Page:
Day 1: “That’s a great idea.”
Day 5: “That idea was terrible but this character is interesting.”
Day 20: “I hate everything about this book except these two lines I just wrote.”
Day 40: “What was that original idea again, it wasn’t so bad, was it?”
Day 41: “OH RIGHT, YES, YES IT WAS.”
Day 50: “Ha ha this first chapter is great now that I changed everything I used to like about it.”
Day 150: “The later chapters are so much better than the first. The first one makes me want to vomit with anger.”
And so on. I also like to throw out the entire second half of a draft at some stage. Well, I don’t like to. But it’s what usually happens.
If memory serves me correctly, you wrote a blog about cement being your prefered way to hide a corpse quite a number of years ago. But what would be your prefered (if not favorite) way to kill someone?
In order to get away with it, or maximize my enjoyment? Because if you mean the second one, you’re a sick puppy, Atom. Get some help.
I think there must be one layer of misdirection. You want the kind of murder where people’s first reaction is, “What the hell, how did that happen,” then a minute later, “Ohhhh.” They think they’ve figured out the secret. But they haven’t. That’s when people stop thinking. No-one wants the thing they figured out to be wrong.
For example, let’s say say I just strangled you to death, Atom. The first thing I’m going to do is strip you naked. Then I’m going to drag you to the bathroom, dip your head in the toilet, put a pair of tongs in your hand, roll you in flour, and throw you off the balcony.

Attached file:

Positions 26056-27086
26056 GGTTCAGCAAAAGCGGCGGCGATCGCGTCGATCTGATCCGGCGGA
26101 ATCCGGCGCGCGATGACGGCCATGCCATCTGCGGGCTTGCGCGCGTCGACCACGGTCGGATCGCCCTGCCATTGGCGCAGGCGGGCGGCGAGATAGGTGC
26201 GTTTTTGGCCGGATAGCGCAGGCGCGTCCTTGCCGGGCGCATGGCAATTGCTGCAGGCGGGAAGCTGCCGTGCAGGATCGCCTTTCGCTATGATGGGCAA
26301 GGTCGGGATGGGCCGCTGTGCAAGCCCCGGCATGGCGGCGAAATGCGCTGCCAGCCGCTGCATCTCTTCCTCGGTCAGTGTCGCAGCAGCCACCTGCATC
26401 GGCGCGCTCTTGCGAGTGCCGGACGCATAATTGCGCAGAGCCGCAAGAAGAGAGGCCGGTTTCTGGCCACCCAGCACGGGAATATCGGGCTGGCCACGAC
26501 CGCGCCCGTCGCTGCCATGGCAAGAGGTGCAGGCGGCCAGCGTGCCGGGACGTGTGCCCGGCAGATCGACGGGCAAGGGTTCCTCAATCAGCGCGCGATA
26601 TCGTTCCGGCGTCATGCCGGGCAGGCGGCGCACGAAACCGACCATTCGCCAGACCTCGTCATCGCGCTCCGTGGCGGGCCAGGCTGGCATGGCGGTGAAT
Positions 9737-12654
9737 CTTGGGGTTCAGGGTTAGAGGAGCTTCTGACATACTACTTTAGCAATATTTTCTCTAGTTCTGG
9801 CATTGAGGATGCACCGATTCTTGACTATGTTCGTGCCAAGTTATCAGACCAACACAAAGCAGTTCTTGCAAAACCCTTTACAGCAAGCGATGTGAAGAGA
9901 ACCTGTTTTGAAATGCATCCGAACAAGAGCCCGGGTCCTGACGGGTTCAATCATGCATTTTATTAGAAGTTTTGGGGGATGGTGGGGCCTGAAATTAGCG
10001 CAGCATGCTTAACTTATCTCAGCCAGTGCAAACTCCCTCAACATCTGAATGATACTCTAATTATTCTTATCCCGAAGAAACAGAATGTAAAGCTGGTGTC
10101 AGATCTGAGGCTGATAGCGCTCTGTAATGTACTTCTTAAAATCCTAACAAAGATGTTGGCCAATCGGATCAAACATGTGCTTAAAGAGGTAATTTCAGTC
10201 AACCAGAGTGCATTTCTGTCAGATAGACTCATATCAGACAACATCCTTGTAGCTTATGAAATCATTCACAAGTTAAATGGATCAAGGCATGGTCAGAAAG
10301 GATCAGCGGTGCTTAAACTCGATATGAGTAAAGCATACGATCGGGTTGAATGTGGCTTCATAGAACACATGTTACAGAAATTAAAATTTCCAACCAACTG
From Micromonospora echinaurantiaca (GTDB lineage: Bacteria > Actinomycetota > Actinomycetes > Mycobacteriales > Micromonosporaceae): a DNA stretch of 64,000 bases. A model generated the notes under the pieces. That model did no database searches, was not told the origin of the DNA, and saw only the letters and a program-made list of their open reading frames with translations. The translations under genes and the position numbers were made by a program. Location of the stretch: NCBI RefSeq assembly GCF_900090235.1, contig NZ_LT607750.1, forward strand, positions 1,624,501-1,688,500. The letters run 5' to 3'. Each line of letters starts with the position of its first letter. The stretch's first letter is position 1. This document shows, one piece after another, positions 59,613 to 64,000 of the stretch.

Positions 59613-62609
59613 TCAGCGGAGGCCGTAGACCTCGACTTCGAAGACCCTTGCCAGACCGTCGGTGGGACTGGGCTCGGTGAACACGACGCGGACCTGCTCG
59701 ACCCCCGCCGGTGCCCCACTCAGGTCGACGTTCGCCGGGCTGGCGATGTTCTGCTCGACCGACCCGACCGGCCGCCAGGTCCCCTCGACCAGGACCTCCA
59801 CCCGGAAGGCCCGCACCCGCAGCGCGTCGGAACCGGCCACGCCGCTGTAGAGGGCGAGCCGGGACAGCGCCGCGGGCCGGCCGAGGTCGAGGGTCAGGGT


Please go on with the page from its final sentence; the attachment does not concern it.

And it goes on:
So the cops are in an unfamiliar environment. That’s important, too. They’re more experienced with murder than I am. They know what to look for. But they won’t have dealt with too many naked wet flour-encrusted tong strangulations. That puts us back on even ground.
Now for the misdirection. I’m leaving a suicide note signed by you. I CAN’T LIVE IN A WORLD THAT WON’T ACCEPT MY TONG-BASED SEX RITUALS. But it’s not convincing. The cops were already going to be suspicious and here it is, the thing that justifies their feelings. That’s when they find your phone, with angry messages to your girlfriend. WILL YOU SHUT UP ABOUT THE TONGS. I’M NEVER GOING TO DO THE TONG THING WITH YOU. Bang. Case closed. That girl is going to prison, because one twist is plenty.